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Dotmatics to Expand North American Operations


NEW YORK (GenomeWeb) – Privately-held UK-based informatics solutions provider Dotmatics is planning to expand its business in the North American market and has hired Rusty Irving to head its efforts on that front.

Irving joins from PerkinElmer, where he was vice president of global sales and ran the company's informatics sales activities in the Americas, EMEA, and Asia Pacific regions. Prior to that, he was VP of global sales at CambridgeSoft, and also VP of global accounts at Accelrys — now merged with Dassault Systèmes and renamed Biovia. In his new role as VP for Dotmatics' North American operations, Irving will oversee the expansion and running of commercial and customer-facing teams operating in the region. He'll be based in the company's offices in Woburn, Massachusetts.

His responsibilities will include managing pre-sale, sale, and post-sale activities and also working on special marketing programs that Dotmatics is preparing for North America, Richard Lingard, Dotmatics' global head of commercial operations, told BioInform this week. The company is also hiring application scientists, he said, who will be responsible for selling and installing Dotmatics' platforms at customer sites as well as providing follow-up support.

Dotmatics' platform provides a suite of informatics tools and applications for querying, managing, and visualizing data in the life science and chemical markets. Its solution is sold and used by clients in academia as well as the pharmaceutical and biotechnology, food and beverage, oil and gas, and agrochemical industries.

Researchers at the University of Sussex, for example, are using its electronic laboratory notebook and other data management tools available on the Dotmatics platform to support projects within its translational drug discovery group. Also on the academic front, the University of Leeds is using the company's Vortex software to analyze and visualize drug discovery data. Customers on the commercial side include AstraZeneca, whose Neuroscience Innovative Medicines unit tapped Dotmatics' infrastructure to handle data in its drug discovery projects. Meanwhile, the Grumenthal Group, a German pharmaceutical company, licensed Dotmatics' Vortex to manage and analyze chemical and biological data from its projects.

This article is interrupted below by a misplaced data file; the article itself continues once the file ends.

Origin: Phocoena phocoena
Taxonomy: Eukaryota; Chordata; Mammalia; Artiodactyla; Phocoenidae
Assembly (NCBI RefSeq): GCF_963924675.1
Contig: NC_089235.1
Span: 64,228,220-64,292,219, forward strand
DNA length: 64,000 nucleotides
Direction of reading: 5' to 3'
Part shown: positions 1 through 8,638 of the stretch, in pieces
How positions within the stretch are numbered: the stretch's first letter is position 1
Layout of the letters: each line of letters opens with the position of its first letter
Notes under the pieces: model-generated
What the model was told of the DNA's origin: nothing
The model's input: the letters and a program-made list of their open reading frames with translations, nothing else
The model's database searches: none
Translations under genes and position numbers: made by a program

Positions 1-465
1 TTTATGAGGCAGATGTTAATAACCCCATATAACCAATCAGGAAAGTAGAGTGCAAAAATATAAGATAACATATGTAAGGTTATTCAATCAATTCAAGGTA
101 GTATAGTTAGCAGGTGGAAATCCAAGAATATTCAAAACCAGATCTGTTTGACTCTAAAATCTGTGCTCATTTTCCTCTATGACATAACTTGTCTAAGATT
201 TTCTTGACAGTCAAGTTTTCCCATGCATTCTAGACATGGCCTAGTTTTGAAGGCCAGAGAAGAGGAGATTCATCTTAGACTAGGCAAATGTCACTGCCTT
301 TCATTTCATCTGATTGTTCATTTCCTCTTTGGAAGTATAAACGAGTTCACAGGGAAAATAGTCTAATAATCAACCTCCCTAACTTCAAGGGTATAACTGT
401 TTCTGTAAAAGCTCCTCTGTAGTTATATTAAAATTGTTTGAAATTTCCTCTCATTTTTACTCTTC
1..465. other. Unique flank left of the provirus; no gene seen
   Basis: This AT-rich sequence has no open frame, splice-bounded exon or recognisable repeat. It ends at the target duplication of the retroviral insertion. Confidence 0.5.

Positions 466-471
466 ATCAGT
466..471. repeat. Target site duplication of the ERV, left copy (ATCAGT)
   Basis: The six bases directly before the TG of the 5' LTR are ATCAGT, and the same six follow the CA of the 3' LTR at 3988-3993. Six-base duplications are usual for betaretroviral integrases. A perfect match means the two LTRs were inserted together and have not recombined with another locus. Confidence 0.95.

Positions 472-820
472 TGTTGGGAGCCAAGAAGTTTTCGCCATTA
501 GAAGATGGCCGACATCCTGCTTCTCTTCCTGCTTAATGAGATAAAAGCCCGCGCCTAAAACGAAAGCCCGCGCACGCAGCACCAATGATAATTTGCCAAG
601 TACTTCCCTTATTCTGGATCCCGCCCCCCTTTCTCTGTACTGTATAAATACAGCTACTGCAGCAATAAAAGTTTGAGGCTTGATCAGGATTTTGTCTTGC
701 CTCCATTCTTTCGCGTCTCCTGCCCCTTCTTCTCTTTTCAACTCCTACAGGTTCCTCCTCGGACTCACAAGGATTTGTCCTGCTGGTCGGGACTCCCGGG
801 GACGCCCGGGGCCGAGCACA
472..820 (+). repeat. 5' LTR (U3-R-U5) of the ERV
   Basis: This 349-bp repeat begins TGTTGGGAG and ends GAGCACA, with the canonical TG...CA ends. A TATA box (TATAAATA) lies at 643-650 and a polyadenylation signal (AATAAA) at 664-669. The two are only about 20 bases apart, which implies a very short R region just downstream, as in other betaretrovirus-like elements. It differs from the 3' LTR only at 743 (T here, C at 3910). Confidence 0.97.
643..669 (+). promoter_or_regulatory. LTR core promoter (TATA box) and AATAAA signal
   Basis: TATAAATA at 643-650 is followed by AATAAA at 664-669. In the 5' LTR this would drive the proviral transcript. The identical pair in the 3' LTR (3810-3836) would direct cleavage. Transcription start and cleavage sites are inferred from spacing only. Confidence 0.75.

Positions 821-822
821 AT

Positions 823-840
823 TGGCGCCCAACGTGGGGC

Business is also booming in North America, Lingard said, and the company is seeing a "dramatic take-up in what we've got to offer" by big pharma companies and other organizations. That includes high demand for its data integration capabilities and its Vortex visualization tool, as well as interest in a free chemical drawing application it launched in the iTunes App store in 2012 called Elemental, a tool that lets users create and share chemical structures and reactions — so far it has been downloaded over 100,000 times.

"What we are … finding is that as [customers] are doing their technology refreshes, [they] are looking to fill the gaps in technology platforms and are looking to swap out legacy systems that are a bit disparate and not integrated" with a single platform that has all the capabilities they need, he said. That means that while Dotmatics has historically sold solutions to clients with no infrastructure in house at all, it is now starting to see business from customers on the lookout for replacement solutions.

The company is able to compete with firms like CambridgeSoft and PerkinElmer, who offer similar solutions to its own, Lingard said, because it has a short set-up time — a matter of weeks compared to months required by some other companies — and also because data visualization and management, chemical registration, data integration, and other tasks are all performed on a single platform. In addition, customers can access Dotmatics' solutions via the web, run it on cloud infrastructure, or host it locally, multiple options not offered by all providers, he said.

Dotmatics' target customer base remains primarily pharma and life sciences, but it is hoping to expand its footprint in other markets including the food and beverage and oil and gas industries, although it's not expecting to obtain as large a market share in these areas as it has in pharma and biotech, Lingard said. That's because in those other markets "the values are different that they place on products like this and the margins are different … so it's not a simple business translation," although the technology translates over easily, he said.